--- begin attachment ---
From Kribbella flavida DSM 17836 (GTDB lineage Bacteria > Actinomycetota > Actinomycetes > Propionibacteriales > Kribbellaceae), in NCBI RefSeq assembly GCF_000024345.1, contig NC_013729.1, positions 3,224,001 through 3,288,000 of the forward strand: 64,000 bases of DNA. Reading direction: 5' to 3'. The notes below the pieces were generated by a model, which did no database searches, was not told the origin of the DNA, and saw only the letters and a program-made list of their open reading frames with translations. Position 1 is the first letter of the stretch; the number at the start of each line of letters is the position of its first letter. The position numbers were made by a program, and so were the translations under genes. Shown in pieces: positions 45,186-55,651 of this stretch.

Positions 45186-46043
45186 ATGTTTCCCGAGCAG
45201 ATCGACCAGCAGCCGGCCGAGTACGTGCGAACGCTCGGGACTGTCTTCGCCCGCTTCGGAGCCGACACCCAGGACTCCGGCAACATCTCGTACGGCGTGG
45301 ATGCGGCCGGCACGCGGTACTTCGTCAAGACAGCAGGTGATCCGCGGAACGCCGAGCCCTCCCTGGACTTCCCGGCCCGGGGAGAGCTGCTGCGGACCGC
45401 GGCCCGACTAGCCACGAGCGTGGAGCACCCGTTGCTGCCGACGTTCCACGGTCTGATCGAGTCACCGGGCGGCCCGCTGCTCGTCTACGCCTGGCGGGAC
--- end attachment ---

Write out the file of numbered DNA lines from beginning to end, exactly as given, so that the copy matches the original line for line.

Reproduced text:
From Kribbella flavida DSM 17836 (GTDB lineage Bacteria > Actinomycetota > Actinomycetes > Propionibacteriales > Kribbellaceae), in NCBI RefSeq assembly GCF_000024345.1, contig NC_013729.1, positions 3,224,001 through 3,288,000 of the forward strand: 64,000 bases of DNA. Reading direction: 5' to 3'. The notes below the pieces were generated by a model, which did no database searches, was not told the origin of the DNA, and saw only the letters and a program-made list of their open reading frames with translations. Position 1 is the first letter of the stretch; the number at the start of each line of letters is the position of its first letter. The position numbers were made by a program, and so were the translations under genes. Shown in pieces: positions 45,186-55,651 of this stretch.

Positions 45186-46043
45186 ATGTTTCCCGAGCAG
45201 ATCGACCAGCAGCCGGCCGAGTACGTGCGAACGCTCGGGACTGTCTTCGCCCGCTTCGGAGCCGACACCCAGGACTCCGGCAACATCTCGTACGGCGTGG
45301 ATGCGGCCGGCACGCGGTACTTCGTCAAGACAGCAGGTGATCCGCGGAACGCCGAGCCCTCCCTGGACTTCCCGGCCCGGGGAGAGCTGCTGCGGACCGC
45401 GGCCCGACTAGCCACGAGCGTGGAGCACCCGTTGCTGCCGACGTTCCACGGTCTGATCGAGTCACCGGGCGGCCCGCTGCTCGTCTACGCCTGGCGGGAC